The women around Jesus veiled themselves according to the practice of the women around the earlier prophets.  Their garments were loose and covered their bodies completely, and they wore scarves which covered their hair.  In Genesis 24:64-5: "And Rebekah lifted up her eyes, and when she saw Isaac, she alighted from the camel, and said to the servant, 'Who is the man yonder, walking in the field to meet us?'  The servant said, 'It is my master.'  So she took her veil and covered herself."  Paul wrote in his first letter to the Corinthians, "But any woman who prays or prophesies with her head unveiled dishonours her head - it is the same as if her head were shaven.  For if a woman will not veil herself, then she should cut off her hair: but if it is disgraceful for a woman to be shorn or shaven, let her wear a veil."  Some may argue that it was the general custom of those times to be completely veiled.  However, that is not the case.  In both Rome and Greece, whose cultures dominated the region, the popular dress was quite short and revealed the arms, legs and chest.  Only religious women in Palestine, following Jewish tradition, covered themselves modestly.
According to Rabbi Dr. M. Brayer (Professor of Biblical Literature at Yeshiva University), it was customary that Jewish women went out in public with a head-covering which, sometimes, even covered the whole face, leaving only one eye free.  He further stated that "during the Tannaitic period, the Jewish woman's failure to cover her head was considered an affront to her modesty.  When her head was uncovered she might be fined four hundred zuzim for this offence (Ref: The Jewish Woman in Rabbinic Literature).
The famous early Christian theologian, St. Tertullian (d. 220 CE), in his famous treatise, 'On The Veiling of Virgins' wrote, ''Young women, you wear your veils out on the streets, so you should wear them in the church; you wear them when you are among strangers, then wear them among your brothers..."  Among the Canon laws of the Catholic church until today, there is a law that requires women to cover their heads in church (Ref: Clara M. Henning, Religion and Sexism).  Women from Christian denominations, such as the Amish and the Menonites for example, remain veiled to the present day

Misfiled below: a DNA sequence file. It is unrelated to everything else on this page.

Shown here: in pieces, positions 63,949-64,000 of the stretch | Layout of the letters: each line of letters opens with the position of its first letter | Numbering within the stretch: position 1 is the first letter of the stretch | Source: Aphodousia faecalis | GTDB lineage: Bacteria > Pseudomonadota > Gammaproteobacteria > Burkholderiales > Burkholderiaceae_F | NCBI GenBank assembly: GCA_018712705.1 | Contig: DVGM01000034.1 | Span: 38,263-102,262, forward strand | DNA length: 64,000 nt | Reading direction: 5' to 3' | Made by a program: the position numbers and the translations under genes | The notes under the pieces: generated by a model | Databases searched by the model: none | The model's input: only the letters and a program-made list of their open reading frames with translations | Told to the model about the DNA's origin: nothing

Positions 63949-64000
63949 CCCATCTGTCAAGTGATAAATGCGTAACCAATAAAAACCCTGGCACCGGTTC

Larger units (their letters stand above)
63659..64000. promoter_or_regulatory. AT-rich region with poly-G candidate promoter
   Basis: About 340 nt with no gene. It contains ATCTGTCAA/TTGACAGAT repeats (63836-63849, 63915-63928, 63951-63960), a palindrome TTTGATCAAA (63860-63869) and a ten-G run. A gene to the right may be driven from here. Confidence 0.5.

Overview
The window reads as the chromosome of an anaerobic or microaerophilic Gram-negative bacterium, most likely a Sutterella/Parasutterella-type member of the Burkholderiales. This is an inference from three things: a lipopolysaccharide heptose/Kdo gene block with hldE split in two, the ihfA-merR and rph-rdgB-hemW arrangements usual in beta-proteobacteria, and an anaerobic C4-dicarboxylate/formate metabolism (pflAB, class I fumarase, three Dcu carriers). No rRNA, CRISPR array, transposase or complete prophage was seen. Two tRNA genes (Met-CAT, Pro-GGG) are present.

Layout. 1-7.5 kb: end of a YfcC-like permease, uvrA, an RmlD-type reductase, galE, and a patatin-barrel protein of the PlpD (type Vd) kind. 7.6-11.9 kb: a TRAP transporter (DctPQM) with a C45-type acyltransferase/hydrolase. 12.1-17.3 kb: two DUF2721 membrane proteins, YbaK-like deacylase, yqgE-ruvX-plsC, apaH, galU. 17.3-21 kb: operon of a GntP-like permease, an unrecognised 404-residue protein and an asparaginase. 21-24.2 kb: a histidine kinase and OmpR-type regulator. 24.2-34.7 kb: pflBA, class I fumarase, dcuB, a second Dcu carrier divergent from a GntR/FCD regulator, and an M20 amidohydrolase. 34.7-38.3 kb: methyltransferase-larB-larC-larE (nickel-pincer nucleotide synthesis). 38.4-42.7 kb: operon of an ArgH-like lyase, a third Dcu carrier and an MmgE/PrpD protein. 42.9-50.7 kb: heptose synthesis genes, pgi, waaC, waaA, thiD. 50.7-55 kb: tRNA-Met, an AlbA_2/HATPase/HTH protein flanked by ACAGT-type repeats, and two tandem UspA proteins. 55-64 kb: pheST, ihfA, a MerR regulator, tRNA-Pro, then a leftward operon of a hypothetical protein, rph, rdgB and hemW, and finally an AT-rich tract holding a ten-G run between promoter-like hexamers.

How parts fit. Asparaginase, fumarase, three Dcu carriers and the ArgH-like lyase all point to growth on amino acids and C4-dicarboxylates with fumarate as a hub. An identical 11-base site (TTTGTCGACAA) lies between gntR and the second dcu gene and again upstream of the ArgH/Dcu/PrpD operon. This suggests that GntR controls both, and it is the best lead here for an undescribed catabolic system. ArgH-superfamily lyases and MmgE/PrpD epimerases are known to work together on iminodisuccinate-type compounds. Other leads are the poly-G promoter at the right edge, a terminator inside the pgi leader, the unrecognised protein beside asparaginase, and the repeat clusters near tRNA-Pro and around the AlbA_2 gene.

• Greeting
Jesus greeted his followers by saying Peace be upon you.  This greeting was according to that of the prophets, as mentioned in the books of the Old Testament.
E.g.1: John 20:19: "Jesus said to them again, 'Peace be with you..."
E.g.2: 1st Samuel 25:6, Prophet David instructed emissaries whom he sent to Nabal: "And thus you shall salute him: 'Peace be to you and peace be to your house, and peace be to all that you have.'" 
  • Fasting
According to the Gospels, Jesus fasted for forty days.  Matthew 4:2: "And he fasted forty days and forty nights."  This was in accordance with the practice of the earlier prophets.  Moses is also recorded in Exodus 34:28, to have fasted: "And he was there with the Lord forty days and forty nights; he neither ate bread nor drank water."
In the Qur'ān, the believers are instructed to observe fasting: "O you who believe, fasting is prescribed for you as it was prescribed for those before you, in order that 
you may become pious." (Qur'ān, 2:183)